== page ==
Ph.D., Duke University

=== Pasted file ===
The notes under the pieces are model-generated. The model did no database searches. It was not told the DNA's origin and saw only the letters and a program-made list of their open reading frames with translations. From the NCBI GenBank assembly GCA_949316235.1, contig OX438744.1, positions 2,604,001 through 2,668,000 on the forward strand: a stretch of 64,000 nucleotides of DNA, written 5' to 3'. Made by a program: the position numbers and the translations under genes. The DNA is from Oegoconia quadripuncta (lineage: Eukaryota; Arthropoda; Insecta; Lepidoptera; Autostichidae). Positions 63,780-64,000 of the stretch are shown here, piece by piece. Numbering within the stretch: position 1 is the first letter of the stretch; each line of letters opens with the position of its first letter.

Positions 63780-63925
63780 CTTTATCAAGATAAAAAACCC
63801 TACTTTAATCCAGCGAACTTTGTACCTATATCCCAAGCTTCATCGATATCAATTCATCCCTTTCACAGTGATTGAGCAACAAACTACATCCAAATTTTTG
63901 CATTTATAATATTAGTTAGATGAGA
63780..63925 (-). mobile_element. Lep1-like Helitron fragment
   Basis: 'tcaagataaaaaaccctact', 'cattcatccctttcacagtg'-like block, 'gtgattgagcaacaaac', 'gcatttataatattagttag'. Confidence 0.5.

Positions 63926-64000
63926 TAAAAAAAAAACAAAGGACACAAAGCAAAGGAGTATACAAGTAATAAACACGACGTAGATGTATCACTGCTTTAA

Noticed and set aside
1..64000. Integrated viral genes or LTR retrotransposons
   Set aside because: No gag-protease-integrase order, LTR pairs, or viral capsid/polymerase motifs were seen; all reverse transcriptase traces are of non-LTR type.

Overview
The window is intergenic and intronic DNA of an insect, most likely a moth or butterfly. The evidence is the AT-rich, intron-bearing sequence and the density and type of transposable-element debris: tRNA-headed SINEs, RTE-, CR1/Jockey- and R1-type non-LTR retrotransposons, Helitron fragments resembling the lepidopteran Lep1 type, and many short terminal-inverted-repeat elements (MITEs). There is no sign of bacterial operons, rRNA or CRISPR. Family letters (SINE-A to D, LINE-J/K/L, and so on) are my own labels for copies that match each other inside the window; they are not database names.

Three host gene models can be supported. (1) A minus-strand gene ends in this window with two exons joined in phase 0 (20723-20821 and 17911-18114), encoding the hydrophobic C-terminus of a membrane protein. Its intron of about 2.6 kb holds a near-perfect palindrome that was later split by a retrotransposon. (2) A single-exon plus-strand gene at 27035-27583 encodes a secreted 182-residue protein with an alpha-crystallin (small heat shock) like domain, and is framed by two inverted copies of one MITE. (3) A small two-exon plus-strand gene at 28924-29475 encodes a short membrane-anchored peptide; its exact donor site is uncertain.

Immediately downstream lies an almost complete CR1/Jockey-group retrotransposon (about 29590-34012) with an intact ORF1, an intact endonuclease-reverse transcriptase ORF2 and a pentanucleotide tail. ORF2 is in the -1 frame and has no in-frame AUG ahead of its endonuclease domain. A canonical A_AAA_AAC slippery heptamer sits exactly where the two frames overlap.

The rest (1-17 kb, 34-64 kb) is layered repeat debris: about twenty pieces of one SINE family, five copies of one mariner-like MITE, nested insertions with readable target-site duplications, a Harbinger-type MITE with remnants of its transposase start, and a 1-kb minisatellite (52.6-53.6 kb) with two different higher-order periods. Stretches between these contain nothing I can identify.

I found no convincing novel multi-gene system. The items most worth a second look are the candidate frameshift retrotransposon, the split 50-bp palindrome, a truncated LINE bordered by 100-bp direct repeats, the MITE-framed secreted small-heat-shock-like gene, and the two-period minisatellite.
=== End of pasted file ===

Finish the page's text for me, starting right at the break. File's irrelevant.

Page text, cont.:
My lab investigates the developmental and evolutionary bases for communication in humans. The nervous system is an important component of these processes but not the controlling component; it must act in concert with (and is often constrained by) the components of the body during development. Understanding this interaction between the brain and biomechanics as they build scaffolds for developmental changes in behavior is our over-arching goal. As such, my lab operates at the interface of neuroscience, developmental biology, morphology and evolution. We study how social communication emerges through the dynamic interactions between neural systems, the body, pre- and post-natal experience and socioecological context.